2007-2008 Supercomputing Challenge New Mexico Supercomputing Challenge


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Challenge Team Interim Report

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    Team Number: 030

    School Name: Bosque Preparatory School

    Area of Science: Environmental Sciences

    Project Title: Modeling Black Bear Populations

Final Report

Problem Definition:
New Mexico is unique for its weather. Because of that, we are faced with many droughts, long and short during our hot unrelenting summers. One consequence of these droughts has been a decrease of food in wildlife reserves. In the fall, bears need to substantially increase their body fat for hibernation. Bears from the Rocky Mountains have been seen wandering around streets and houses searching for food and shelter when they could not find enough in the wild. We chose this project because we felt that perhaps the media was overplaying the bear situation. We wanted to see how rare it would be that a bear would come in contact with a residential area. We tailored that idea to simulating the effects of a growing residential area on a Rocky Mountain bear population.

Problem Solution:
To do this, we had to be able to create an accurate model of a bear population and add variables to it that would simulate the effects of a growing residential area. To create such a model, we had to study and combine modeling and simulation methods to accurately create a mathematical representation of a real situation. Variables such as harvesting, range/territory size, and carrying capacity of the land will be incorporated into the program for the purpose of accuracy. We had to write a program, a foundation, which was a simple model to simulate an unrestricted population of bears. This population model is known as a Malthusian Model. We will then add variables to the existing program, creating sub-programs where necessary, and keep it as simple and user-friendly as possible. Our program will grow and be changed until it reaches the point where it is able to produce data for a bear population that is impacted by a loss of territory. We also need to do extensive research on the bears to make sure that our program is accurate. Then we need to find values to test our program based on the data. All the while we need to make sure that we didn't loose ourselves in the program or the user, so we were constantly looking for the most "user-friendly" route to writing the program.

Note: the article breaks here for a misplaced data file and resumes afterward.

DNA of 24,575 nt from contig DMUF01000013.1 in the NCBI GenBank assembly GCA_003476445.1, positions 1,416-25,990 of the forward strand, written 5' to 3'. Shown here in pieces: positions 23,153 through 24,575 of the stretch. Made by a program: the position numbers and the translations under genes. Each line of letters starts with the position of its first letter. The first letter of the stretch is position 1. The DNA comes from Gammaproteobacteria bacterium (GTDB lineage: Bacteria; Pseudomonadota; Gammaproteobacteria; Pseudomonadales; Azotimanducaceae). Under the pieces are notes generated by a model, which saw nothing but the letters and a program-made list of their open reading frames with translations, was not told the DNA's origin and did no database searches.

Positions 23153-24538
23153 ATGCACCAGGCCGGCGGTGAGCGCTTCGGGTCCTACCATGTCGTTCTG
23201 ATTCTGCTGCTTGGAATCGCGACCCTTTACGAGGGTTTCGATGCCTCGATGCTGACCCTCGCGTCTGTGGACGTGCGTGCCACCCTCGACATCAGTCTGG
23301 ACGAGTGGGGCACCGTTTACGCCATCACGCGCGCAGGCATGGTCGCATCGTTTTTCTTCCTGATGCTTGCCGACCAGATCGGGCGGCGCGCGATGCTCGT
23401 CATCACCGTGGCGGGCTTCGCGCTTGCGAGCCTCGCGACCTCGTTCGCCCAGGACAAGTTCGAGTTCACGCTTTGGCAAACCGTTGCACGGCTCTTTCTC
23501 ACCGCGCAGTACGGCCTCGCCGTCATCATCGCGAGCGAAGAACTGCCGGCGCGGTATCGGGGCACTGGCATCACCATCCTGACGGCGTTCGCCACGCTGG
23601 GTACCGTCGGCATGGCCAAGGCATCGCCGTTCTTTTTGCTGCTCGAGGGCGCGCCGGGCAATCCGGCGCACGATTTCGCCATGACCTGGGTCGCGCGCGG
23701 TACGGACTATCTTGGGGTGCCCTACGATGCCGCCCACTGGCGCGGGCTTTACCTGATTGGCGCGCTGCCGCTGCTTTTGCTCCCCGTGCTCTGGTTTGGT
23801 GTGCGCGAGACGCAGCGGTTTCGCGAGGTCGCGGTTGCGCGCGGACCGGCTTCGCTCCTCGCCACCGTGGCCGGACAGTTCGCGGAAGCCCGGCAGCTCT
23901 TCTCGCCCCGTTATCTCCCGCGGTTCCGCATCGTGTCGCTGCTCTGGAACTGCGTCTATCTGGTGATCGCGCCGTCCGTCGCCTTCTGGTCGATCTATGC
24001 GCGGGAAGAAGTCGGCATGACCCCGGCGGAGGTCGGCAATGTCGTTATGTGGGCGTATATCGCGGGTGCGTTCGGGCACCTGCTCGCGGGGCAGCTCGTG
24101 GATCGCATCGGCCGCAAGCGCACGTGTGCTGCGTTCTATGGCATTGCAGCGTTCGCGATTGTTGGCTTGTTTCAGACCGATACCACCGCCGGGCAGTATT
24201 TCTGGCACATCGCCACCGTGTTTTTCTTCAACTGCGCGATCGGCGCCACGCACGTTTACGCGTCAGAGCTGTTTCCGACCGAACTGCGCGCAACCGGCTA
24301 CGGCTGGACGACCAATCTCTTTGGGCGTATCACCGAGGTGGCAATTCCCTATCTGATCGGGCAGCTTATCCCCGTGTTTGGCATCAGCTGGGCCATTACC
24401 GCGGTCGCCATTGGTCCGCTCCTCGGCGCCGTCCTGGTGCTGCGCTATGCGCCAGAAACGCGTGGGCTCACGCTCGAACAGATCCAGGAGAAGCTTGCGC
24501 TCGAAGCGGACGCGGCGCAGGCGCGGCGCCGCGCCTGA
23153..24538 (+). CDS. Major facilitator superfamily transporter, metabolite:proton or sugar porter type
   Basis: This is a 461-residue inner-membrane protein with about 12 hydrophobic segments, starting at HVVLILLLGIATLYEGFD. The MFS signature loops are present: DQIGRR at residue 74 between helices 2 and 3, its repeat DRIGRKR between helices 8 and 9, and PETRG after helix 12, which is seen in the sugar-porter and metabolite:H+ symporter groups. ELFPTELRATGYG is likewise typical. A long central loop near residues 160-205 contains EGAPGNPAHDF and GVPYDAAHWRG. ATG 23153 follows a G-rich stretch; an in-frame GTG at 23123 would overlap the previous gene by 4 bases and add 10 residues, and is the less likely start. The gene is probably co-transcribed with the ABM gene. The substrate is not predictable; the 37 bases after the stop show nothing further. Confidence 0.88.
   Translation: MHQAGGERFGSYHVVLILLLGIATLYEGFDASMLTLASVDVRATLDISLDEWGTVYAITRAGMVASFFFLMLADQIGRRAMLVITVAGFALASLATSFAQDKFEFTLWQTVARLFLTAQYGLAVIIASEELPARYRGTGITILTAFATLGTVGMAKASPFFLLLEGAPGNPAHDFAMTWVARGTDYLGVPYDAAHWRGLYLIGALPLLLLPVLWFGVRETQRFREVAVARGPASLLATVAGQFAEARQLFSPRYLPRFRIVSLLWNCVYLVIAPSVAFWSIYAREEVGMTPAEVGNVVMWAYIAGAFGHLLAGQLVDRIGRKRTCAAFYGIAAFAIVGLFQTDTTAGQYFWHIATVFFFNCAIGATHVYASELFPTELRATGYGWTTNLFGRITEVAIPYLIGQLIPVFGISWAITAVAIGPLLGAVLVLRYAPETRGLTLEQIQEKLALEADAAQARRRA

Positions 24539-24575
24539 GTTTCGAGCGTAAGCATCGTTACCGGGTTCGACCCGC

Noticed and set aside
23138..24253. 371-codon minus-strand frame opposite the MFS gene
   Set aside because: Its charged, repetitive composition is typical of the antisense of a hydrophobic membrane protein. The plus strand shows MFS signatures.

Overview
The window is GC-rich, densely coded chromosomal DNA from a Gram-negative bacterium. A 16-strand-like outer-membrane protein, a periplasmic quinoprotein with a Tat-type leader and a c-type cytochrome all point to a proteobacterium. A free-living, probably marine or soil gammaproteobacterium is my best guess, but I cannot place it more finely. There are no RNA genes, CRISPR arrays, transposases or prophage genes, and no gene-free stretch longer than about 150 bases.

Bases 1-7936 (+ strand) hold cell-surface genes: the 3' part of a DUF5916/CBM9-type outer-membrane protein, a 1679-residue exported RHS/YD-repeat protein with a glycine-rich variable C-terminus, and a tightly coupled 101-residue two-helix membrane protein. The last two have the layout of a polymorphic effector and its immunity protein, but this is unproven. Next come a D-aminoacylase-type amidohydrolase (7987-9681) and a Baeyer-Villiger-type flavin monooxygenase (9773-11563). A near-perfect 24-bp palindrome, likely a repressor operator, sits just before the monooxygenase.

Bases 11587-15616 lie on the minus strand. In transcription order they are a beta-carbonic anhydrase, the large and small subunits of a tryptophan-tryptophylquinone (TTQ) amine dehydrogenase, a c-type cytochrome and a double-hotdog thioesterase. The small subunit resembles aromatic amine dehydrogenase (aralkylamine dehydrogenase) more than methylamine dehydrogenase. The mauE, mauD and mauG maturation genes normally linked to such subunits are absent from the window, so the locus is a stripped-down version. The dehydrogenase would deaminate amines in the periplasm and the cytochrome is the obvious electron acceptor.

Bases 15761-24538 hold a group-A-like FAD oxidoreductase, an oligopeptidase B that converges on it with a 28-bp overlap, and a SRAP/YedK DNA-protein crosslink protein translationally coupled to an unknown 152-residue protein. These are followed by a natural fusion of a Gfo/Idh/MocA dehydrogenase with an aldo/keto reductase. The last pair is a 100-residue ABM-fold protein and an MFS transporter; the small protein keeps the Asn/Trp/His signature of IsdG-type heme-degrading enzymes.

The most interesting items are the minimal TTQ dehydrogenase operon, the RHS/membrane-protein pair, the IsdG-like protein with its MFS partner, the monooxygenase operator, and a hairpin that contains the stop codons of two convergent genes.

Progress to Date:
We have collected some information on the bear population in New Mexico and we have a C++ program that computes bear populations including variables for growth rate, carrying capacity, hunting, and habitat loss. We evolved the program from a simple population model. It first started out with a Malthusian Model, which became a logistic model and from there we added variables and made it more complicated. The bear population information we have gathered has come from the New Mexico Game and Fish Department. From this information, we will pull out the necessary information, and then later use it as input to our program. Our program is currently a logistic growth model with hunting and carrying capacity decline. This program also writes the output to a file.

Expected Results:
Currently, our team is defining and extracting values from our data. We intend to input the values into the program to allow us to compare the data produced by the program to real life statistics. When fully completed, our program will be able to accurately simulate a bear population in the Rocky Mountains. We will have added variables that would simulate the impact of a growing residential area into the program. During the process of making our program specifically about bears, we will have made the program moldable to almost any living thing. We will create an export file for the data that will display it tabular form as well as graphically.

Team Members

Team Mail

Sponsoring Teachers

Project Advisor(s)

  • Geoffrey Comber
  • Hal Meyer
For questions about the Supercomputing Challenge, a 501(c)3 organization, contact us at: consult1516 @ supercomputingchallenge.org

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